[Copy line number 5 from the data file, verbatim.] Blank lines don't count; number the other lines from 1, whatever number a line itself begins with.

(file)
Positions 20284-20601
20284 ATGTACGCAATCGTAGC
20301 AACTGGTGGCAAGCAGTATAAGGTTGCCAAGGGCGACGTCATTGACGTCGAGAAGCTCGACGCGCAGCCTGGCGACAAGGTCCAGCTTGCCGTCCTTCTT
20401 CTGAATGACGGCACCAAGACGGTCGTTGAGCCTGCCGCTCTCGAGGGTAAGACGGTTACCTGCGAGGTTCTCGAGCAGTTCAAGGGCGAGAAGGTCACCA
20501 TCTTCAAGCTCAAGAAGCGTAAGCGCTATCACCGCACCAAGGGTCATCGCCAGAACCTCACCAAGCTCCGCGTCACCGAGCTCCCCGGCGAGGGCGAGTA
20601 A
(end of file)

20501 TCTTCAAGCTCAAGAAGCGTAAGCGCTATCACCGCACCAAGGGTCATCGCCAGAACCTCACCAAGCTCCGCGTCACCGAGCTCCCCGGCGAGGGCGAGTA